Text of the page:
Monthly Archives: August 2008

Update from Ghana: Creative Ways to Engage Developing Countries

Gernot Wagner's profile
Even if every industrialized country were to reduce its emissions to zero by 2050, atmospheric carbon levels would still be above what scientists tell us is dangerous.

That’s a pretty powerful statement, and it leads to the question: How do we convince developing countries to set limits on their emissions? A possible answer to that challenge brought me to Ghana this week.

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The Climate Change Talks in Ghana Begin

Gustavo Silva-ChávezThis post is by Gustavo Silva-Chávez, an international policy analyst in the Climate and Air program at Environmental Defense Fund.

Early this week, the team from Environmental Defense Fund started boarding planes for Accra, Ghana to attend the international Climate Change Talks. The official first day was Thursday, but Wednesday was busy with pre-meeting workshops.

Ghana Convention Hall

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Bad Science in Public School Classrooms

Lisa MooreThis post is by Lisa Moore, Ph.D., a scientist in the Climate and Air program at Environmental Defense Fund.

Just when we’re finally having the kind of national conversation we need about global warming, those who are ignoring scientific evidence are making a last-gasp effort to divert our attention: They’re sneaking myths and deceptions into America’s science classrooms.

In Louisiana’s recent “Science Education Act”, they joined forces with advocates of teaching creationism under the guise of promoting “critical thinking” on select scientific topics, including climate change. Signed into law by Governor Bobby Jindal, the law actually provides cover for teachers who want to promote perspectives not founded in science.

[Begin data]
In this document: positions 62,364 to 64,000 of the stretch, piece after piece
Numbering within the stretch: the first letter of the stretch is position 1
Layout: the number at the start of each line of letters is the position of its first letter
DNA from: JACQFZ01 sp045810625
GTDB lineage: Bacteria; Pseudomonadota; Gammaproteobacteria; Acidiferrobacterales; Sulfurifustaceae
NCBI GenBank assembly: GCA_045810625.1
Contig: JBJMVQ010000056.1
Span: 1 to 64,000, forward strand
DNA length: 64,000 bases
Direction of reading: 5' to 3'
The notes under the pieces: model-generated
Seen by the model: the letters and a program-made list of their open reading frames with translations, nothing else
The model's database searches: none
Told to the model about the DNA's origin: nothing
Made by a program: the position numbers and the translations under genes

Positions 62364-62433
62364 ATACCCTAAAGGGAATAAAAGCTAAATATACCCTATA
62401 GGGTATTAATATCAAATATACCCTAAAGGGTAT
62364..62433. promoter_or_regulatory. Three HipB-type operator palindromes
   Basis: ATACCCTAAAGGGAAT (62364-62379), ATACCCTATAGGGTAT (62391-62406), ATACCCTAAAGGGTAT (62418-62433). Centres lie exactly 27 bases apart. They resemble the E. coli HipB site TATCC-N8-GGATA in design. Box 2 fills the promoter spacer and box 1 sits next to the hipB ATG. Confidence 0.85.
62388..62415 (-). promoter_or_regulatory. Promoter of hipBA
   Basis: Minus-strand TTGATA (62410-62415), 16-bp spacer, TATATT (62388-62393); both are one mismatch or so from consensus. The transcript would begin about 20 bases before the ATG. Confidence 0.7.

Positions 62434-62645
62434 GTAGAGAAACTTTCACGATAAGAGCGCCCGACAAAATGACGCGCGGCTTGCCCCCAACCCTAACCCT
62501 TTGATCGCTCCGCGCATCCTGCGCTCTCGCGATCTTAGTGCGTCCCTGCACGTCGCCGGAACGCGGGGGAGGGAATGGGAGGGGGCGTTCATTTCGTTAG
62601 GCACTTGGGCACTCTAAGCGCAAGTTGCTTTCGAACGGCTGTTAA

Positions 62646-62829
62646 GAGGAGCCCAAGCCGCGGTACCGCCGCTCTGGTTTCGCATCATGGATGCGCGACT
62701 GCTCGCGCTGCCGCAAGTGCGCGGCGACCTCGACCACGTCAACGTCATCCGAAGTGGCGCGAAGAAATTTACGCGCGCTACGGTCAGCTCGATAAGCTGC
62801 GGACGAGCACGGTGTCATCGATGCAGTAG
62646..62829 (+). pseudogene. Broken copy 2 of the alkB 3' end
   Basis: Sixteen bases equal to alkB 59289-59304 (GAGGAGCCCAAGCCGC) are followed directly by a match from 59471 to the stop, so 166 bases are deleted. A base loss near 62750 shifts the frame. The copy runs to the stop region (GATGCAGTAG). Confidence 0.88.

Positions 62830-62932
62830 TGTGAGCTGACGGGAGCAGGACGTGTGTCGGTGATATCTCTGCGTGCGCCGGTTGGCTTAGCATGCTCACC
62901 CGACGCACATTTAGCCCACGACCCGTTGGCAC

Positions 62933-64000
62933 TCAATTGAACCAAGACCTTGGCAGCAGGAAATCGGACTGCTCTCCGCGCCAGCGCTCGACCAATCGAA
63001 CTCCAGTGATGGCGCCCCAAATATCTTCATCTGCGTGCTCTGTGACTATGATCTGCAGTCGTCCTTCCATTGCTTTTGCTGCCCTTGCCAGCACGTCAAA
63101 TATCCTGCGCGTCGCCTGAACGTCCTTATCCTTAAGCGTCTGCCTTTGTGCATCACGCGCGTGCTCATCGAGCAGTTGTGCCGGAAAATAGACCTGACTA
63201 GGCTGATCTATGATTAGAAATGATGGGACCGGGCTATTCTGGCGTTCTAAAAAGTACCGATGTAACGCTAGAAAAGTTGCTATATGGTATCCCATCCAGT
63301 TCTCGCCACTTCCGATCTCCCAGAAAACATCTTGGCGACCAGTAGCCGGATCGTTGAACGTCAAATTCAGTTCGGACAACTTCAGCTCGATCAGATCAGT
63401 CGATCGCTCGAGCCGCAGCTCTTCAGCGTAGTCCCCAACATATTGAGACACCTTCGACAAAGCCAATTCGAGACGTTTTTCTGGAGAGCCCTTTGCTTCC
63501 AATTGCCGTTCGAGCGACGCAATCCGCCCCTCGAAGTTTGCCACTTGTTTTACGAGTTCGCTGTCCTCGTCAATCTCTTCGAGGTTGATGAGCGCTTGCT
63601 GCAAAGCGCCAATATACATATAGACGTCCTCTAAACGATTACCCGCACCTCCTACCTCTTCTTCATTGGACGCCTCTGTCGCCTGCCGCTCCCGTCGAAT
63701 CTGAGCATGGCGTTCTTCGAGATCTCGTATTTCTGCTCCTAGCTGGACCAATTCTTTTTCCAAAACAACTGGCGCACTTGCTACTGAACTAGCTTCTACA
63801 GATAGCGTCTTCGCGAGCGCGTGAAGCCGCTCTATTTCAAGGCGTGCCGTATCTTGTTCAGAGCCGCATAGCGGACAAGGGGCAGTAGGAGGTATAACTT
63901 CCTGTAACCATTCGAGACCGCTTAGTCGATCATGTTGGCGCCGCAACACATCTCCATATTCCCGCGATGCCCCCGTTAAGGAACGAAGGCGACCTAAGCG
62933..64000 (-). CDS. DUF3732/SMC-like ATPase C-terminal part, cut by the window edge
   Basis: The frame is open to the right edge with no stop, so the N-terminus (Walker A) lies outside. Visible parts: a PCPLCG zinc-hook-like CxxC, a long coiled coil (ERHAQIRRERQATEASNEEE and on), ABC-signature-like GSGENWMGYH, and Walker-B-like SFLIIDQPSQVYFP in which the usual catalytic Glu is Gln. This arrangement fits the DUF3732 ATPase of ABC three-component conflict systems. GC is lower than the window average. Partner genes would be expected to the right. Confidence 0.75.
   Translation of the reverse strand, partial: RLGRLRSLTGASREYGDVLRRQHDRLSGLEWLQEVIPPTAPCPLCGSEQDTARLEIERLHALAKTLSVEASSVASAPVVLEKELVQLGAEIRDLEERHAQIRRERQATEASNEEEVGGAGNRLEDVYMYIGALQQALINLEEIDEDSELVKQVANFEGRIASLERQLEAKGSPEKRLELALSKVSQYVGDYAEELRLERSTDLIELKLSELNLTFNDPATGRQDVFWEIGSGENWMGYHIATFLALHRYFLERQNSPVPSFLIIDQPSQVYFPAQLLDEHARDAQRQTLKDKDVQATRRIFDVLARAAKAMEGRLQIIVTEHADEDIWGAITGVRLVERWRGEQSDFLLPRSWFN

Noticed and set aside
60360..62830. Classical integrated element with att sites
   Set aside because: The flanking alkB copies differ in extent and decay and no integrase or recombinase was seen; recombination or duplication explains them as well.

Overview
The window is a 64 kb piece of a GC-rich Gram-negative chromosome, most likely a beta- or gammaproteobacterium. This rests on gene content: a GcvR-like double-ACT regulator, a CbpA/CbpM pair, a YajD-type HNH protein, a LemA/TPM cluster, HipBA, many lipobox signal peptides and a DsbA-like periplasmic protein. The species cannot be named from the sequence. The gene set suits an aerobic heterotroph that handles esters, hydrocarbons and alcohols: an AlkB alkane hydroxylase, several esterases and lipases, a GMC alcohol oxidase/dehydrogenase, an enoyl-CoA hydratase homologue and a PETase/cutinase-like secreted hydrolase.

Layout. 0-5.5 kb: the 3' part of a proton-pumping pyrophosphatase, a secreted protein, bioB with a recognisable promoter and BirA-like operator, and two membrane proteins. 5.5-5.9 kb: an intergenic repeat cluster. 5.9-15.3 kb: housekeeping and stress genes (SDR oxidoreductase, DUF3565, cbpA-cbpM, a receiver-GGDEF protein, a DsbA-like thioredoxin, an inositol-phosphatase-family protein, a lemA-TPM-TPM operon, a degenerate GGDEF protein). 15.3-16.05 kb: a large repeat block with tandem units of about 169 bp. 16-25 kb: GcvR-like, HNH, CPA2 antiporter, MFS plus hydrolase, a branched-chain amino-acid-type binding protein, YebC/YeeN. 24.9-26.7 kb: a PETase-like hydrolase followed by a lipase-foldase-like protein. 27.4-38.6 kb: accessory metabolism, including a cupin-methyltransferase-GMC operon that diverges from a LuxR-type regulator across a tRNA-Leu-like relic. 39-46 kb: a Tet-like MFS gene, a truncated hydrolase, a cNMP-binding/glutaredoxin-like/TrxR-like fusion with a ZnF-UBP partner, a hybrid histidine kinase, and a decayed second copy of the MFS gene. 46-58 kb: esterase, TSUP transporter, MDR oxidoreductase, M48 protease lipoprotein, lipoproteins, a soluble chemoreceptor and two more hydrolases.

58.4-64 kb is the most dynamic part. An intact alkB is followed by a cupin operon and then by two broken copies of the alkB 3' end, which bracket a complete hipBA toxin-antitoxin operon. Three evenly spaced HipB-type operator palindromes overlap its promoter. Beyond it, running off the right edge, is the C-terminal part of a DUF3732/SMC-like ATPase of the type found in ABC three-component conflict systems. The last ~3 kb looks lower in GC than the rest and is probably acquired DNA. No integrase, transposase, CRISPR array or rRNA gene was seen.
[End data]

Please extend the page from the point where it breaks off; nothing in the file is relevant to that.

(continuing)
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Save Our Satellites: We Need Their Climate Data

Lisa MooreThis post is by Lisa Moore, Ph.D., a scientist in the Climate and Air program at Environmental Defense Fund.

"Blue Marble" image of the EarthHave you ever spent time scrolling through NASA’s image gallery? Some of the pictures are mesmerizing. I particularly like the "Blue Marble" image of the Earth (at right), which was stitched together using satellite data.

Satellites provide more than pretty pictures. Our ability to understand and predict climate change depends on continuous high-quality satellite data.

Unfortunately, this critical data stream is threatened by budget cuts and lack of political support. In 2005, the National Academies assessed the situation and deemed it "alarming". Three years later, the outlook has not improved.

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Quick and Easy Way to Lower Gasoline Costs

Sheryl CanterThis post is by Sheryl Canter, an online writer and editorial manager at Environmental Defense Fund.

People are proposing all kinds of extreme measures to lower gasoline costs, including offshore drilling in areas that would destroy ecosystems despite no additional gas (or savings) for at least a decade.

But there are simple things you can do to immediately lower your gasoline costs by an average of 15 percent. The steps are outlined in a useful new Web site on EcoDriving sponsored by the Alliance of Automobile Manufacturers. The site is user-friendly, and offers a variety of educational tools, including an informative video and extensive tips on fuel-efficient driving and maintenance practices.

Posted in Cars and Pollution / Read 2 Responses

Helping Plants and Animals Survive Climate Change

Lisa MooreThis post is by Lisa Moore, Ph.D., a scientist in the Climate and Air program at Environmental Defense Fund.

What does wildlife conservation mean to you? Setting aside land? Restoring habitat? Reducing local stresses to species or ecosystems? These are the conventional methods. But because of rapid climate change, scientists in a recent paper say this may not be enough:

[T]he future for many species and ecosystems is so bleak that assisted colonization might be their best chance.

Assisted colonization – moving species to sites where they aren’t native – is a high-risk suggestion. There are many cases, for example, where introduced species have become invasive and wreaked havoc on native ecosystems. So why would some of the world’s leading biologists make such a suggestion?

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